The Vikings Are Coming – To the British Museum in 2014

The 'Viking' Longship Roskilde 6 © National Museum of Denmark.

Danish prehistory culminated in what is now known as the Viking Age, a period from 800 until 1050 AD when Germanic men raided, traded, explored, and settled vast areas of Europe, Asia, and the North Atlantic islands.

The word Viking itself was only introduced into the modern English language during the 18th-century, when it also acquired romanticised heroic overtones of a barbarian (someone who spoke in a foreign tongue), or noble warrior.

During the Viking period the old Nordic religion and gods were replaced by Christianity.

The first kings appeared, ruling an area roughly corresponding to present-day Denmark and by the end of the Viking Age they ruled over England and Norway, during certain periods.

Vikings: life and legend will be a major new exhibition for the British Museum developed in cooperation with the National Museum of Denmark and the Berlin State Museum, is starting on the 6th March 2014.

The show will be presenting objects and important Viking age artifices from both the Museum’s own collection and also other places in Britain and Ireland.

Swords and axes, coins and jewellery, hoards, amulets and religious images will reveal how the Vikings created an international network connecting cultures over four continents.

Undoubtedly the feature of the show will be the remains of a fabulous longship, the longest ever found at thirty-seven feet.

Odin or völva figure, 800-1050. Lejre, Zealand, Denmark. Silver with niello. Photo Ole Malling © Roskilde Museum

It was built in southern Norway somewhere around 1025 and archaeologists have revealed that it was deliberately sunk in a harbour in Denmark during the 11th century.

The Viking’s skill in shipbuilding and seafaring was central to their culture and achievements. The ship known as the Roskilde 6 was, like other ships of her design, developed for warfare and exploration and demonstrated great speed and agility.

Longships were also equipped with oars, which meant they could be sailed and navigated independently of the wind.

Poems of the Viking peoples by the Elder Edda (Poetic Edda) and the Younger Edda (Prose Edda), originally passed down through the generations in an oral tradition, were reinterpreted by writers at the start of the medieval period that were Christian.

They had been learned from others and today are considered to present the gods of the Vikings as how the Christians perceived them, rather than how the Viking themselves knew the gods they worshiped.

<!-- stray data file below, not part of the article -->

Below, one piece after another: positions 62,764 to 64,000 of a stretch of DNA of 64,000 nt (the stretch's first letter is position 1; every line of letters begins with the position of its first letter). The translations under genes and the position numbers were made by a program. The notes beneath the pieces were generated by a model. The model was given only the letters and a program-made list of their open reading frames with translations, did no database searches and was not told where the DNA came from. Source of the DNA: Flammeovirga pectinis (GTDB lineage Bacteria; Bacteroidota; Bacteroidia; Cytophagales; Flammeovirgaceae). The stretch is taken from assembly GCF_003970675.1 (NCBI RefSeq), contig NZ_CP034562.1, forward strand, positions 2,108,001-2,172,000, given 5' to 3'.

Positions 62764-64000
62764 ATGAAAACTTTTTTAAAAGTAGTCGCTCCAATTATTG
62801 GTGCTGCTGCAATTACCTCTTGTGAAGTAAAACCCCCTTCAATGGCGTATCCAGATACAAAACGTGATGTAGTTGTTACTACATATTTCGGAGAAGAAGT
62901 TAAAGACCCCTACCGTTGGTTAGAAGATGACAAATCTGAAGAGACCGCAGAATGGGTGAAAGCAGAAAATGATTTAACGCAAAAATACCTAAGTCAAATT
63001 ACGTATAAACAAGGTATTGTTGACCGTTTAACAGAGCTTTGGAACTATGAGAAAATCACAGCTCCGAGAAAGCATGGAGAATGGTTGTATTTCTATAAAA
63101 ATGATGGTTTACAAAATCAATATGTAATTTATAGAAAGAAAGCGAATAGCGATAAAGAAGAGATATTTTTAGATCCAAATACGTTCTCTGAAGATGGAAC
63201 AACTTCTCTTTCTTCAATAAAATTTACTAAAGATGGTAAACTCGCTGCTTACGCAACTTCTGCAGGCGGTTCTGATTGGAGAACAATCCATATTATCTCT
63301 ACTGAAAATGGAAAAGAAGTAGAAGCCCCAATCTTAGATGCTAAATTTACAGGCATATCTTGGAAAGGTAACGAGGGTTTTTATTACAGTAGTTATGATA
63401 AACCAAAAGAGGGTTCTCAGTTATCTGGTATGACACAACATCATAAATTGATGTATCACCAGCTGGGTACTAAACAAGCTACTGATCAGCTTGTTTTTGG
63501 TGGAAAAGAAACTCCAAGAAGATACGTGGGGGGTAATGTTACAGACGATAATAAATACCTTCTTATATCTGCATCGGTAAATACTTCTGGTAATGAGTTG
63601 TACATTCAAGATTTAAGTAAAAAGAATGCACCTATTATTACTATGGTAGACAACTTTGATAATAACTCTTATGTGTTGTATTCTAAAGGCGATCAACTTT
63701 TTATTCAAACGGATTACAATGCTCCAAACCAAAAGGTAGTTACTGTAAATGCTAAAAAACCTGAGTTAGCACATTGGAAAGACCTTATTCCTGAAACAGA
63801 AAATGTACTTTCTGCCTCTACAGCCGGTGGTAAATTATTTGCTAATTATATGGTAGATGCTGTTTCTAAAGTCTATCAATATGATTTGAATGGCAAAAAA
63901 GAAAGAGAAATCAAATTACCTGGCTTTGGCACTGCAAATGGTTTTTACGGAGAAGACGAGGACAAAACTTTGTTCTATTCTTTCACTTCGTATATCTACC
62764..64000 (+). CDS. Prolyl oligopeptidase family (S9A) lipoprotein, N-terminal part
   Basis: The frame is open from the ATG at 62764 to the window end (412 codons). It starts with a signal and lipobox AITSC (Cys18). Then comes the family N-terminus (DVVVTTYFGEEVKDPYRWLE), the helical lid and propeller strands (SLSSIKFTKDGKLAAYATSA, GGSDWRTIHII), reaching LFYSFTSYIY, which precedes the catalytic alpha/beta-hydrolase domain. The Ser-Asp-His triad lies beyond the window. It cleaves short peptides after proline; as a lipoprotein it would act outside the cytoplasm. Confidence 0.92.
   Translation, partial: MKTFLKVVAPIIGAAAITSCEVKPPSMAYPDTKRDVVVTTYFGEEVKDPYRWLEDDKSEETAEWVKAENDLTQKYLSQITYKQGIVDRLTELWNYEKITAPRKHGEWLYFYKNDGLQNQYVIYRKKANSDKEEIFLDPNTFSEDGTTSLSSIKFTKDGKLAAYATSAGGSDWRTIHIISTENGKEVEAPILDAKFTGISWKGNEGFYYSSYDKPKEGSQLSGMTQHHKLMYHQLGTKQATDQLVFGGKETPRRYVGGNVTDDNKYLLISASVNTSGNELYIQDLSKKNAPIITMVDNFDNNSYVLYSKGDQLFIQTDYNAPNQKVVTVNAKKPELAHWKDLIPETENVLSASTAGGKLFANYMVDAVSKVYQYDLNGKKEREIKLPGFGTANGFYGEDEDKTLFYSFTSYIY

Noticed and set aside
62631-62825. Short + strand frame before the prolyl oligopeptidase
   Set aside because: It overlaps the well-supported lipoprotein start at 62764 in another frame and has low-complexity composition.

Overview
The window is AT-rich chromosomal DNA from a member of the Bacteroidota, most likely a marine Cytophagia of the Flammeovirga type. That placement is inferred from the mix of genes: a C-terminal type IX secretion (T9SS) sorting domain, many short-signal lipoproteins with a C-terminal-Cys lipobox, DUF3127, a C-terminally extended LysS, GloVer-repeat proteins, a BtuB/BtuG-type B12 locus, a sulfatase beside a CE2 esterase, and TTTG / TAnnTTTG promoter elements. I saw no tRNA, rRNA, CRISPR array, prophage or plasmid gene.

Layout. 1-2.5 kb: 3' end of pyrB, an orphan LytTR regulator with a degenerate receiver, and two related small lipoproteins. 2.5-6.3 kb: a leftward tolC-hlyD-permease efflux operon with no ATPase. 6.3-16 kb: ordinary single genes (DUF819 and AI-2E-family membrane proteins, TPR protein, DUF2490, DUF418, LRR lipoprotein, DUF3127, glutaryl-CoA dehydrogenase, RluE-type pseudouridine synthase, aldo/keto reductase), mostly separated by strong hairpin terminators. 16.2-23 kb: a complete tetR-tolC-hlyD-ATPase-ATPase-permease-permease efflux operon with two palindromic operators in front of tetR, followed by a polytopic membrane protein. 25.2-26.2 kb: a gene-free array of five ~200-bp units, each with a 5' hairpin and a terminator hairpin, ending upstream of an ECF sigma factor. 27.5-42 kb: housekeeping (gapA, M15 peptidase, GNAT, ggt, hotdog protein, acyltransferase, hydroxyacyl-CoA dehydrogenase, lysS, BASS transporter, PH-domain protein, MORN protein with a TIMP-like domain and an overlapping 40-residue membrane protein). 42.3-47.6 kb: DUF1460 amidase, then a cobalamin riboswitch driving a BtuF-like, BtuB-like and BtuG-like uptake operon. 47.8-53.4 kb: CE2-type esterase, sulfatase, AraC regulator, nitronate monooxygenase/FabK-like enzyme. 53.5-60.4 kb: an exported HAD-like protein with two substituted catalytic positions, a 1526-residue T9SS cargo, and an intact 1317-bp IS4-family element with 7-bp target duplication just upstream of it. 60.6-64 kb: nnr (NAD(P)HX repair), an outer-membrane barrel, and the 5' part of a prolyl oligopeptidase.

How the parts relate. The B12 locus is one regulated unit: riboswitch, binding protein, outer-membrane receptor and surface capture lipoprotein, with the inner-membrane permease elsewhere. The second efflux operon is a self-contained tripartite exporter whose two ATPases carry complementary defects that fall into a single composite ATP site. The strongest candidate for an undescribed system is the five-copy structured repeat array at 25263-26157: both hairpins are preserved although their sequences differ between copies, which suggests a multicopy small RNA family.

Neck-ring, 10th century. Kalmergården, Tissø, Zealand, Denmark. Gold. © The National Museum of Denmark

Inspiration for the Nordic gods is believed to have come originally from the Mediterranean area, as there are many similarities with the gods the Romans and Greeks before them, worshiped.

Each of the gods had traits and characteristics, weaknesses and attributes just as humans do. However, even if the gods appeared to be human, it was crucial to the Vikings that they never forgot their importance and they did all they could to avoid their wrath.

Apart from such sources, some of the archaeological objects found tell us stories about the Vikings’ early beliefs and the pantheon of Norse gods. Thor’s hammers are a good example of this.

Thor was the god of thunder and protected Midgard – the world of humans. To do this he used his hammer, Mjöllnir, which was capable of levelling mountains.

Valkyrie brooch, 9th century. Galgebakken, Vrejlev, Vendsyssel, Denmark. Silver. © The National Museum of Denmark

Jewellery has also been found representing Valkyries, female deities that the head god Odin sent to the battlefield to choose the warriors that were to die and bring them back to Valhalla where the Valkyries waited upon the fallen warriors forever.

The Vale of York Hoard was jointly purchased by the British Museum and the York Museums Trust under the 1996 Treasure Act, with funding from the Art Fund, The National Heritage Memorial Fund, The British Museum Friends and The York Museums Trust © The Trustees of the British Museum.

Also on show will be the stunning Vale of York hoard, a treasure, which contained six hundred and seventeen silver coins dating from the late 9th and early 10th centuries, as well as sixty five other items. It was only found in 2007.